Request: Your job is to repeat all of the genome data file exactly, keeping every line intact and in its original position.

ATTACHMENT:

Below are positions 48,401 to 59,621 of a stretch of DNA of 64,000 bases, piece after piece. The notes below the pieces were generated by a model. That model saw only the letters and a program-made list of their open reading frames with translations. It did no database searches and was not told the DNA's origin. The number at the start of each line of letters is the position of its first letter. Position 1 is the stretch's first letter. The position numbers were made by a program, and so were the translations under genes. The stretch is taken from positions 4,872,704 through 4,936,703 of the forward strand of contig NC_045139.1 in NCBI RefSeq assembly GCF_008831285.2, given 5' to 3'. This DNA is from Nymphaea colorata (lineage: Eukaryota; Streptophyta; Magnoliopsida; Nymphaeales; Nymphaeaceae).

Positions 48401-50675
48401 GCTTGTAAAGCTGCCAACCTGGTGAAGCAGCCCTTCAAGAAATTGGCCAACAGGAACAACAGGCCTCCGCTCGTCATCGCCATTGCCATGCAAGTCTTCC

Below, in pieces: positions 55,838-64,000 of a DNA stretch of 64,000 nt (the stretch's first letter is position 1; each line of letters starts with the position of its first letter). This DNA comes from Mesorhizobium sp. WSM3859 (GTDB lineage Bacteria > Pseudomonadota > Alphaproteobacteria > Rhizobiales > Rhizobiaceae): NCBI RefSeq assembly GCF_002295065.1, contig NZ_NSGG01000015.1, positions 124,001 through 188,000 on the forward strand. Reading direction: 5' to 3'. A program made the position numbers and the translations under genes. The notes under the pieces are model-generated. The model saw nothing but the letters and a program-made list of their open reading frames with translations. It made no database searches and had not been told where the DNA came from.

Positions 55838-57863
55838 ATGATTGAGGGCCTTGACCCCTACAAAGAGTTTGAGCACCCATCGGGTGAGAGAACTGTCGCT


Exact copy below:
Below are positions 48,401 to 59,621 of a stretch of DNA of 64,000 bases, piece after piece. The notes below the pieces were generated by a model. That model saw only the letters and a program-made list of their open reading frames with translations. It did no database searches and was not told the DNA's origin. The number at the start of each line of letters is the position of its first letter. Position 1 is the stretch's first letter. The position numbers were made by a program, and so were the translations under genes. The stretch is taken from positions 4,872,704 through 4,936,703 of the forward strand of contig NC_045139.1 in NCBI RefSeq assembly GCF_008831285.2, given 5' to 3'. This DNA is from Nymphaea colorata (lineage: Eukaryota; Streptophyta; Magnoliopsida; Nymphaeales; Nymphaeaceae).

Positions 48401-50675
48401 GCTTGTAAAGCTGCCAACCTGGTGAAGCAGCCCTTCAAGAAATTGGCCAACAGGAACAACAGGCCTCCGCTCGTCATCGCCATTGCCATGCAAGTCTTCC

Below, in pieces: positions 55,838-64,000 of a DNA stretch of 64,000 nt (the stretch's first letter is position 1; each line of letters starts with the position of its first letter). This DNA comes from Mesorhizobium sp. WSM3859 (GTDB lineage Bacteria > Pseudomonadota > Alphaproteobacteria > Rhizobiales > Rhizobiaceae): NCBI RefSeq assembly GCF_002295065.1, contig NZ_NSGG01000015.1, positions 124,001 through 188,000 on the forward strand. Reading direction: 5' to 3'. A program made the position numbers and the translations under genes. The notes under the pieces are model-generated. The model saw nothing but the letters and a program-made list of their open reading frames with translations. It made no database searches and had not been told where the DNA came from.

Positions 55838-57863
55838 ATGATTGAGGGCCTTGACCCCTACAAAGAGTTTGAGCACCCATCGGGTGAGAGAACTGTCGCT